The first, I went to my GP with a mole on my back that looked funny. Saw my gp on the morning who said it wasn't looking bad, but better to be safe than sorry. I was at the hospital the same day for initial tests!! Within two weeks, I was in surgery. The results came back positive, but the consultant is confident they have removed it all. Oh, and this is something I had gone to my gp in Oz about. So a very lucky escape. 

    The second was a work accident earlier this year. A steel tool weighing 80kg fell on my hand and it looked pretty nasty.  Went to A&E in Gateshead. 

    Within two hours, I had been examined, x-rayed, given an anti inflammatory injection issued pain killers and sent home - it wasn't bust. 

    Two weeks ago, on the Monday, I woke up not feeling great but set off for work. I am on a project in Lichfield at the moment, so a long drive and on a Monday set off at 2am. As time went on I felt worse and by the time I got to Gretna I decided to turn around and head home. Got home and went back to bed. Woke and not only felt bad but had chest pains. Decided, been a middle aged guy to go to A&E - there has been a campaign recently telling, particularly middle aged people to not ignore chest pain and go to hospital / call an ambulance. I was seen by triage immediately, scanned and x-rayed within an hour, had 3 ECG's and consultant was happy I wasn't having a heart attack. Two lots of blood samples sent. Then sent to cardiology where more tests done. All together I was in and out and on my way home in 4 hours. Turns out to be a nasty chest infection which is causing muscle spasms. 

    I can't think of a health system in the world that would have treated me better or faster. 

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    45 minutes ago, VERYSTORMY said:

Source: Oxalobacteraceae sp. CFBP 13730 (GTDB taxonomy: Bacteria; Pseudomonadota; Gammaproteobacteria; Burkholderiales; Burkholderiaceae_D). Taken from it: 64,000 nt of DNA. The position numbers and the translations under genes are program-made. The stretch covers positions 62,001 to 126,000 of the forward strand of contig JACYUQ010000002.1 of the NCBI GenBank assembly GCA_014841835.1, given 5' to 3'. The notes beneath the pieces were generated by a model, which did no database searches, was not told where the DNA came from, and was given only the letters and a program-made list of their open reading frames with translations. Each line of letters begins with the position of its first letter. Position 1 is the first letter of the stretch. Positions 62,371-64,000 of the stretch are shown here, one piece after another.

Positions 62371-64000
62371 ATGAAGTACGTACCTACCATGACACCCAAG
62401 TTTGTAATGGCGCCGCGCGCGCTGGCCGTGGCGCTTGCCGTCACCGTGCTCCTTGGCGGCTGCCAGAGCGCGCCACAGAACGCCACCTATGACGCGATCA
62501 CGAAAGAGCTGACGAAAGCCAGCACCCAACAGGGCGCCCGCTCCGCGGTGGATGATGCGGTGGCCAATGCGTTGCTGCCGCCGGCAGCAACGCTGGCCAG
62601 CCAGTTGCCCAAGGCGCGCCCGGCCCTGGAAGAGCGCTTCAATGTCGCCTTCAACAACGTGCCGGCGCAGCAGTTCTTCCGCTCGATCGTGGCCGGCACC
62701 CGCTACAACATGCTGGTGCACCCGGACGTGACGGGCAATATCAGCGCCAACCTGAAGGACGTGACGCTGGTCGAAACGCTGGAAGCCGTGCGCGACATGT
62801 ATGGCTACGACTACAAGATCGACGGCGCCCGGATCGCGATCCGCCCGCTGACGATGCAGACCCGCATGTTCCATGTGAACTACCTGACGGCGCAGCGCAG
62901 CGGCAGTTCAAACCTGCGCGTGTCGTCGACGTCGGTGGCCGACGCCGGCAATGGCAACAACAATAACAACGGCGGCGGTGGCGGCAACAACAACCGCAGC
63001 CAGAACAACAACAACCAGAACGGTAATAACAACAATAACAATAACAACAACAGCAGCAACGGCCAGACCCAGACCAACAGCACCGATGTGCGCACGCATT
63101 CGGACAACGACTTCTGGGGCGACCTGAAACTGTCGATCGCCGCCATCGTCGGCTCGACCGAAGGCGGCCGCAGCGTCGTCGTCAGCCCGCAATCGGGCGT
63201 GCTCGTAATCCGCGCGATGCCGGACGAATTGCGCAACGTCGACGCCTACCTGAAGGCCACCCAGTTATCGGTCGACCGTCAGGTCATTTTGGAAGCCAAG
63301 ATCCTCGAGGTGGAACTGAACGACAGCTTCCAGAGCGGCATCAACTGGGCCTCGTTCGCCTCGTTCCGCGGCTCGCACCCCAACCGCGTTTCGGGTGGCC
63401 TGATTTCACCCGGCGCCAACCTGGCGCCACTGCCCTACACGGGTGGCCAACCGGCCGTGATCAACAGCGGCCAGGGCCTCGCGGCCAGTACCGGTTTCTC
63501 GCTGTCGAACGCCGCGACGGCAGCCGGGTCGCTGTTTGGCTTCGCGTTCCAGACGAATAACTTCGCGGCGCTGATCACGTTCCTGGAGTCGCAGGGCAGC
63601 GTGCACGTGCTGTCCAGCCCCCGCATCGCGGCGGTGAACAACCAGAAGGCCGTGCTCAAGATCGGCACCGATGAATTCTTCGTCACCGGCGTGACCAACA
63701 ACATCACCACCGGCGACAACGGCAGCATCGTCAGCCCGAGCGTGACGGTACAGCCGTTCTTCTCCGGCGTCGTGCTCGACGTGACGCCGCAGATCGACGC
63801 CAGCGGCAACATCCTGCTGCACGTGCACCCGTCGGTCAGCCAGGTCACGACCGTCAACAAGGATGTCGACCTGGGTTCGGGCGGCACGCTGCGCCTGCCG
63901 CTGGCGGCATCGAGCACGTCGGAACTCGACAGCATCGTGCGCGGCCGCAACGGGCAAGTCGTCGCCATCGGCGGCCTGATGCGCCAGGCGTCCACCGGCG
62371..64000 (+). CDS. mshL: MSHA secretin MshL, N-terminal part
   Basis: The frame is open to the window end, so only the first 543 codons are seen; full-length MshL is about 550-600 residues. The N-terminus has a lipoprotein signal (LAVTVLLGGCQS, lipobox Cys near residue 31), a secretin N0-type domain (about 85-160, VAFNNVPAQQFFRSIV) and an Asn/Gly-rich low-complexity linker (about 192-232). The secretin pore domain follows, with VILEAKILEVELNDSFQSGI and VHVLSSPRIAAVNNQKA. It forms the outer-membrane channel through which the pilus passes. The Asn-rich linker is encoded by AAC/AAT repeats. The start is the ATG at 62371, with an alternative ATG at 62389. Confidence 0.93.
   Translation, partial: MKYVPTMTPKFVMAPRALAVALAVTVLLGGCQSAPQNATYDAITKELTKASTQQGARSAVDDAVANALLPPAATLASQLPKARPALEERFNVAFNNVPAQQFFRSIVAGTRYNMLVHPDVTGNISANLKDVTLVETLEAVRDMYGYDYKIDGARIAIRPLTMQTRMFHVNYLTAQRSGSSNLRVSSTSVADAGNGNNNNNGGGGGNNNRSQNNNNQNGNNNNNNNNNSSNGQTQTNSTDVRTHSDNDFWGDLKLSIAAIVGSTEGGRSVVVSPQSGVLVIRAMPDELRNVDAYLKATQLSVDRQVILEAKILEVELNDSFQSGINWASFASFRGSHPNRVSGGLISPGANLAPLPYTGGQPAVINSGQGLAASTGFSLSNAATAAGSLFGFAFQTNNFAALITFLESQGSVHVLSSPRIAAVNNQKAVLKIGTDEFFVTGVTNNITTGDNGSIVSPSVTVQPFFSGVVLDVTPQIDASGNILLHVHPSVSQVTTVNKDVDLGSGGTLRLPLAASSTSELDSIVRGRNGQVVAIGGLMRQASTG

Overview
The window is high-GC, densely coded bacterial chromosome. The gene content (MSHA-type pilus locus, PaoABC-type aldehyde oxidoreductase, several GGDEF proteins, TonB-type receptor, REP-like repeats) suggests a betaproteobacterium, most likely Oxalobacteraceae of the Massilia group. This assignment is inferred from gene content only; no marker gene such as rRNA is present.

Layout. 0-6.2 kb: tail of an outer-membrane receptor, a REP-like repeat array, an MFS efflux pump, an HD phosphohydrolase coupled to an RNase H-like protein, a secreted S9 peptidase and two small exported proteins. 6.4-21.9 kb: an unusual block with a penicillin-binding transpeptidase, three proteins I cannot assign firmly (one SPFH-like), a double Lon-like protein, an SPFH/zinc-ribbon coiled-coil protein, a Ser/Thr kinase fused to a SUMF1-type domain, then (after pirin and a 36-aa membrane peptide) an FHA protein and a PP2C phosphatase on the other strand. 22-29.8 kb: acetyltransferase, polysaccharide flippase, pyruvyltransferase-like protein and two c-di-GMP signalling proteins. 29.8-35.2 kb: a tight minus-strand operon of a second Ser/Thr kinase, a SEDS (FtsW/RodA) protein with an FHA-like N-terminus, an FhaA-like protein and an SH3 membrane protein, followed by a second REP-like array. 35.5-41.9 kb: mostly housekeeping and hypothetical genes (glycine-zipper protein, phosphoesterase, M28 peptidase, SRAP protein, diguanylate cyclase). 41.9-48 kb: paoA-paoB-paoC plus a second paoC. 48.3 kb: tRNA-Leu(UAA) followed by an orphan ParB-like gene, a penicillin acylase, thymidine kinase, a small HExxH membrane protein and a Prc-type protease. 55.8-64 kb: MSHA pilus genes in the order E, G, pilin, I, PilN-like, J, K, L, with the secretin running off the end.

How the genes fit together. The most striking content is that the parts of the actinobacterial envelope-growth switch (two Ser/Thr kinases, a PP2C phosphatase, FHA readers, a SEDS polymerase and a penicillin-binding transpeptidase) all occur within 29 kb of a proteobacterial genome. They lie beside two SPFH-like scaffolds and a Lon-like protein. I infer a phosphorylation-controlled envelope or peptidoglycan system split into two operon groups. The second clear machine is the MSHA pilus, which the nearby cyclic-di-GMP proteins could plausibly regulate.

I have been unlucky enough to need an NHS hospital three times in the last year. Three different hospitals in two different UK countries - Scotland and England. 

    The first, I went to my GP with a mole on my back that looked funny. Saw my gp on the morning who said it wasn't looking bad, but better to be safe than sorry. I was at the hospital the same day for initial tests!! Within two weeks, I was in surgery. The results came back positive, but the consultant is confident they have removed it all. Oh, and this is something I had gone to my gp in Oz about. So a very lucky escape. 

    The second was a work accident earlier this year. A steel tool weighing 80kg fell on my hand and it looked pretty nasty.  Went to A&E in Gateshead. 

    Within two hours, I had been examined, x-rayed, given an anti inflammatory injection issued pain killers and sent home - it wasn't bust. 

    Two weeks ago, on the Monday, I woke up not feeling great but set off for work. I am on a project in Lichfield at the moment, so a long drive and on a Monday set off at 2am. As time went on I felt worse and by the time I got to Gretna I decided to turn around and head home. Got home and went back to bed. Woke and not only felt bad but had chest pains. Decided, been a middle aged guy to go to A&E - there has been a campaign recently telling, particularly middle aged people to not ignore chest pain and go to hospital / call an ambulance. I was seen by triage immediately, scanned and x-rayed within an hour, had 3 ECG's and consultant was happy I wasn't having a heart attack. Two lots of blood samples sent. Then sent to cardiology where more tests done. All together I was in and out and on my way home in 4 hours. Turns out to be a nasty chest infection which is causing muscle spasms.